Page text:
fig, ax = plt.subplots(1,1, figsize=(8,5))
sns.regplot(x='Speed', y='Acceleration', data=config_base, fit_reg=False, ax=ax)
# plot the pareto frontier
plt.plot(config_pareto['Speed'], config_pareto['Acceleration'], '--', label='Pareto frontier', alpha=0.5)



Looks like the optimal configurations make up a fairly small subset of the total possible setups. In fact, we can quantify this.

# number of possible combinations
print('Possible combinations    : ',len(list(it.product(chars.index, bodies.index, tires.index, gliders.index))))

# number of combinations with different statistics
print('Unique stat combinations : ',len(config_base.drop_duplicates(subset=stat_cols)))

# number of optimal combinations (considering only speed and acceleration)
print('Optimal combinations     : ',len(config_pareto))
Possible combinations    :  149760
Unique stat combinations :  294
Optimal combinations     :  15

Let’s have a look at what these optimal configurations look like.

                                    Speed  Acceleration
Character   Body          Tire                         
Baby Mario  Biddybuggy    Roller     1.00          5.75
Toad        Biddybuggy    Roller     1.50          5.50
Peach       Biddybuggy    Roller     2.00          5.25
Mario       Biddybuggy    Roller     2.50          5.00
Donkey Kong Biddybuggy    Roller     3.00          4.75
Wario       Biddybuggy    Roller     3.50          4.50
Donkey Kong Sports Bike   Roller     3.75          4.25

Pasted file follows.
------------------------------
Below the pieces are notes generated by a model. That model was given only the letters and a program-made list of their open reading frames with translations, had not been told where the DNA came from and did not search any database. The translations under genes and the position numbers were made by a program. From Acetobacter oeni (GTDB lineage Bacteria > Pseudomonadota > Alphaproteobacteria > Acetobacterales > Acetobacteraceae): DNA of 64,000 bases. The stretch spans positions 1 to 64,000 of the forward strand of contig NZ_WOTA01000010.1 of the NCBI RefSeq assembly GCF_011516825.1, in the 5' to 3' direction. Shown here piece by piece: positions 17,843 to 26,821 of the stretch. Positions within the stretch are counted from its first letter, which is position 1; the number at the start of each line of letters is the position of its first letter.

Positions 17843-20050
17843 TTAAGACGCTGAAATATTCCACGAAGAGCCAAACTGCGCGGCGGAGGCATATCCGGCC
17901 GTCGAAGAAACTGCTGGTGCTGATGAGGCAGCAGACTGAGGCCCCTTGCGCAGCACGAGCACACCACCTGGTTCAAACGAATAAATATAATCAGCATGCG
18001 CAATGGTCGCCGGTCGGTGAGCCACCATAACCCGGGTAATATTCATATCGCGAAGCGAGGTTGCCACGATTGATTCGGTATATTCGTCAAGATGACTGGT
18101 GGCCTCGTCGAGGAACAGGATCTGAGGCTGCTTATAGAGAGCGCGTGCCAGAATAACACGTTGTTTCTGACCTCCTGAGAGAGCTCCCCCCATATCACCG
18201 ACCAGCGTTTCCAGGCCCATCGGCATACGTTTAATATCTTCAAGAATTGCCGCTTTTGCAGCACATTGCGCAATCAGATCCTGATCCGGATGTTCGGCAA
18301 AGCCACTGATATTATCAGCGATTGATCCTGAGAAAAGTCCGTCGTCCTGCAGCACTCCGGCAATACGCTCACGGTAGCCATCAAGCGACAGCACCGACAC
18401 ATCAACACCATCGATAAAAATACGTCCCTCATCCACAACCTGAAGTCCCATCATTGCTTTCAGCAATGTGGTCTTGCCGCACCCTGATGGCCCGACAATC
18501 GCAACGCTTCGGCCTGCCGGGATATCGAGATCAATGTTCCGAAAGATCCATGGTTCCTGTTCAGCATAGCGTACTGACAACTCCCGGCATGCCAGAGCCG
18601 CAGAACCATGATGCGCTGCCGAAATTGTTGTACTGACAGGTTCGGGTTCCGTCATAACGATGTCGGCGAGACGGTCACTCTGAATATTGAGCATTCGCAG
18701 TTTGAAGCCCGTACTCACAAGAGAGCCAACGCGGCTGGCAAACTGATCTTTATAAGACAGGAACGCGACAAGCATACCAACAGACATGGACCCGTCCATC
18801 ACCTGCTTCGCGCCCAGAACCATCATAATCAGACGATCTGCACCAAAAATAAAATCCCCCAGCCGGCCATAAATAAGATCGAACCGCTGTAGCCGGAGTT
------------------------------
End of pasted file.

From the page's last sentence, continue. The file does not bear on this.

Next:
Wario       Sports Bike   Roller     4.25          4.00
                          Wood       4.50          3.25
            Biddybuggy    Slick      4.50          3.25
Donkey Kong Sports Bike   Slick      4.75          3.00
Wario       Gold Standard Roller     4.75          3.00
            Sports Bike   Standard   4.75          3.00
                          Slick      5.25          2.75
            Gold Standard Slick      5.75          1.75

Unless you’re going all-in on acceleration, it looks like a heavy character is the way to go; the two heaviest character classes (Wario and Donkey Kong) account for 11/15 of the Pareto-optimal configurations.

We can also look at the other main stats for each of these configurations.

fig, ax = plt.subplots(1,1, figsize=(8,7))
sns.heatmap(config_pareto[main_cols].sort('Speed'), annot=True, ax=ax, linewidth=1, fmt='.3g');


So there it is, if speed and acceleration are your main concerns then one of these 15 configurations is your best bet.

Sometimes an optimal configuration isn’t what you’re looking for though (say, because your roommate threatened to stop playing if there wasn’t some sort of handicap, to choose a random example). In that case, we can explore all the possible configurations with a quick bokeh interactive graphic. I’ll omit the code here, but you can find it in the notebook for this post.